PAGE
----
Methods : Male Sprague Dawley rats (n=29) were implanted with a cuff-electrode around the left vagus nerve. One week after surgery, half of the animals were subjected to a kainic acid KA-induced status epilepticus (SE). The other half of the animals were injected with saline (Sal). Both groups were subdivided in a VNS-treated group and a SHAM-treated group, yielding 4 experimental groups: Sal-SHAM (n=8), Sal-VNS (n=7), KA-SHAM (n=7), KA-VNS (n=7).
Five weeks post-SE, the behavioral equivalent of anhedonia (i.e. inability to experience pleasure), was assessed using the saccharin preference test (SPT). To control for loss of taste due to KA-induced SE and subsequent neuronal loss, a quinine preference (of aversion) test (QPT) was performed. Both VNS groups (Sal-VNS and KA-VNS) received 2 weeks of therapeutic VNS, both SHAM groups received SHAM treatment. After this period, SPT and QPT were performed again in the same animals.
Results : KA rats showed a significant reduction of taste preference towards saccharin compared to Sal rats (25\% vs. 95 \%, p {\textlangle} 0.001). No difference in aversion towards quinine was found. Two weeks of VNS significantly increased saccharin preference (SP) in the KA-VNS group (14\% to 60\% p {\textlangle} 0.001), while no difference could be demonstrated in SHAM-treated animals of the KA group. VNS had no influence on the QPT. There were no significant changes of SP in Sal-VNS and Sal-SHAM group.
Conclusion : KA-injected epileptic rats display signs of anhedonia based on the SPT compared to non-epileptic control rats. Two weeks of VNS significantly reduced this anhedonia, suggesting an antidepressant effect of VNS in this rodent model for TLE.},
  author       = {Grimonprez, Annelies and Raedt, Robrecht and Vonck, Kristl and Boon, Paul},
  booktitle    = {Front. Hum. Neurosci. Conference Abstract : Belgian Brain Council},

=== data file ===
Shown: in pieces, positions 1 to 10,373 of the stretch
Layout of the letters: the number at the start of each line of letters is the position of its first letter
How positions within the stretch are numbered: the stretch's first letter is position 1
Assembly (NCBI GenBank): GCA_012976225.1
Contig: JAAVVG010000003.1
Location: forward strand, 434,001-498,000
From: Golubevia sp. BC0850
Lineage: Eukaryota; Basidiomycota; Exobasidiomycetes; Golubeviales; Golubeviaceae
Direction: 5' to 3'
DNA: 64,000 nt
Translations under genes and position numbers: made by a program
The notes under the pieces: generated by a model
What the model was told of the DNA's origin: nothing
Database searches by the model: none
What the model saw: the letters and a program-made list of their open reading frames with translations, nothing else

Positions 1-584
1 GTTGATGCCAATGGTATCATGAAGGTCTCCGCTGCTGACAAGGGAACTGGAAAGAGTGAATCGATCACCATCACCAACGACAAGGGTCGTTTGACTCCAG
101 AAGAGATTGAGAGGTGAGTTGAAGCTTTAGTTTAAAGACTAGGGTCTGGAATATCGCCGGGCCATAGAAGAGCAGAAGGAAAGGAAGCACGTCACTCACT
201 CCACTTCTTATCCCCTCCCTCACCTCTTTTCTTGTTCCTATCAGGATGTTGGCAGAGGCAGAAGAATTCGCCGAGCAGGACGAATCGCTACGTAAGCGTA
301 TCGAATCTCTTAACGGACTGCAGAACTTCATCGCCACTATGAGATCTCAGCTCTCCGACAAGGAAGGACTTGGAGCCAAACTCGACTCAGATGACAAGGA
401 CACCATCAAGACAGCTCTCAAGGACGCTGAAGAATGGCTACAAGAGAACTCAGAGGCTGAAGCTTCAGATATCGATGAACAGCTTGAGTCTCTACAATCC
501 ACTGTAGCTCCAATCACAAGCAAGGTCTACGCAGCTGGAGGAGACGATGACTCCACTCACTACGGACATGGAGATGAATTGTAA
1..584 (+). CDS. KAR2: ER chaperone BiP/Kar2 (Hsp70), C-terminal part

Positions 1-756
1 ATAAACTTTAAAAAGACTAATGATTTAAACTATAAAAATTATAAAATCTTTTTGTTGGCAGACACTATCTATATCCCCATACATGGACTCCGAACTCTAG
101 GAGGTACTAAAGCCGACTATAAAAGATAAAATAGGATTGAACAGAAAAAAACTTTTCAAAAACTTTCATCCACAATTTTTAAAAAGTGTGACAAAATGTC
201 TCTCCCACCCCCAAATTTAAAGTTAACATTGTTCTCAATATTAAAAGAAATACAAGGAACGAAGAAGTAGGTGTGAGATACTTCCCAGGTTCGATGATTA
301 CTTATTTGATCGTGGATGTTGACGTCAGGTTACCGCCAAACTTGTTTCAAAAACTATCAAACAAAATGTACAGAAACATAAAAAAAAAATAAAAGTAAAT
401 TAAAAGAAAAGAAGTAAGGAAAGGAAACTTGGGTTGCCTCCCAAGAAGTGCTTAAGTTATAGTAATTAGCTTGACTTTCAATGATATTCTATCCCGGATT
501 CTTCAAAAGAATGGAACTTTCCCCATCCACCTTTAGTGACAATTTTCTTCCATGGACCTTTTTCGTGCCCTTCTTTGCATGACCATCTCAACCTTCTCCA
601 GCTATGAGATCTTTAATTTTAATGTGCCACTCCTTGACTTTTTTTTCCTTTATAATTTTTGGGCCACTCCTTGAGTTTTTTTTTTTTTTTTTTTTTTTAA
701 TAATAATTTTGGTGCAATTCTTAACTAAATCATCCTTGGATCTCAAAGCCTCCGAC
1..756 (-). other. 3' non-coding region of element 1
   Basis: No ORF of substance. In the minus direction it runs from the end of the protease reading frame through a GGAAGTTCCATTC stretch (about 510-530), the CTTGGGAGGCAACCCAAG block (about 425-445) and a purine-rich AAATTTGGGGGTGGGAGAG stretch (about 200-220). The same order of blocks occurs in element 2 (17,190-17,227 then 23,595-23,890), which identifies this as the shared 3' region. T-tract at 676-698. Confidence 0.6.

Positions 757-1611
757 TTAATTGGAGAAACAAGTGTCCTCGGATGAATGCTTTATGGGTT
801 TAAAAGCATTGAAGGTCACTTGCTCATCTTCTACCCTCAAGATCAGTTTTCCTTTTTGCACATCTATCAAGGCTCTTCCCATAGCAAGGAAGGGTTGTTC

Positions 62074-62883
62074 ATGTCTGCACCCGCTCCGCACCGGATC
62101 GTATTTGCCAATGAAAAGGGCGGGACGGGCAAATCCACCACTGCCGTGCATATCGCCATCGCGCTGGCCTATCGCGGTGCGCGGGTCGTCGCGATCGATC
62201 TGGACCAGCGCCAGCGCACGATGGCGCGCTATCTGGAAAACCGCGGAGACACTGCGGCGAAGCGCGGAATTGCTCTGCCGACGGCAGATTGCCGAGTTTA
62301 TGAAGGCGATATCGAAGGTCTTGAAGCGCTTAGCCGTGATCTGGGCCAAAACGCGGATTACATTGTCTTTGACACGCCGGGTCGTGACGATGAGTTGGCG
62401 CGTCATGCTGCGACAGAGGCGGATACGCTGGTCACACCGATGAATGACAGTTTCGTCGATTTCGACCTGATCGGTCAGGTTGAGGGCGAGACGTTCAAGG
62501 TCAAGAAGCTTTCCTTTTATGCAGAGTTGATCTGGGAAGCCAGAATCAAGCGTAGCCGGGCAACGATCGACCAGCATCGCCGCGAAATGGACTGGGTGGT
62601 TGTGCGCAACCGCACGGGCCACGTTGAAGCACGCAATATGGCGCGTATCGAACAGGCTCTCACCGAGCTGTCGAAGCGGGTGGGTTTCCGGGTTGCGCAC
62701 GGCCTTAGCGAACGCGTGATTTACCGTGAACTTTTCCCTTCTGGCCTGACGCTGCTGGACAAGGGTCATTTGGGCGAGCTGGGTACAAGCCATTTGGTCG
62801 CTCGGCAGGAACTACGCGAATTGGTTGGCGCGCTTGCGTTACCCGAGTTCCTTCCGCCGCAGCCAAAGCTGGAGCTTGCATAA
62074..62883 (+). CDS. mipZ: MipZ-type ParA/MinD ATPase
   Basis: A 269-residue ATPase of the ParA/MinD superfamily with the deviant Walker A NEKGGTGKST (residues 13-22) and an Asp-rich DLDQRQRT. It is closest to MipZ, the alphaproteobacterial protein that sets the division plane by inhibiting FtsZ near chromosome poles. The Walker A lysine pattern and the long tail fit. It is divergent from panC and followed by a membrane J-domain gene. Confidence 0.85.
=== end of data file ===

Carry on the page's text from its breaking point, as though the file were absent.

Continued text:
keyword      = {refractory epilepsy,Vagus Nerve Stimulation,Comorbidity,refractory depression,Temporal Lobe Epilepsy},
  language     = {eng},
  location     = {Li{\`e}ge, Belgium},
  title        = {Vagus nerve stimulation has antidepressant potential in the kainic acid model for temporal lobe epilepsy},
  url          = {http://dx.doi.org/10.3389/conf.fnhum.2012.210.00049},
  year         = {2012},
}

Chicago
Grimonprez, Annelies, Robrecht Raedt, Kristl Vonck, and Paul Boon. 2012. “Vagus Nerve Stimulation Has Antidepressant Potential in the Kainic Acid Model for Temporal Lobe Epilepsy.” In Front. Hum. Neurosci. Conference Abstract : Belgian Brain Council.
APA
Grimonprez, A., Raedt, R., Vonck, K., & Boon, P. (2012). Vagus nerve stimulation has antidepressant potential in the kainic acid model for temporal lobe epilepsy. Front. Hum. Neurosci. Conference Abstract : Belgian Brain Council. Presented at the Belgian Brain Council 2012.
Vancouver
1.
Grimonprez A, Raedt R, Vonck K, Boon P. Vagus nerve stimulation has antidepressant potential in the kainic acid model for temporal lobe epilepsy. Front. Hum. Neurosci. Conference Abstract : Belgian Brain Council. 2012.
MLA
Grimonprez, Annelies, Robrecht Raedt, Kristl Vonck, et al. “Vagus Nerve Stimulation Has Antidepressant Potential in the Kainic Acid Model for Temporal Lobe Epilepsy.” Front. Hum. Neurosci. Conference Abstract : Belgian Brain Council. 2012. Print.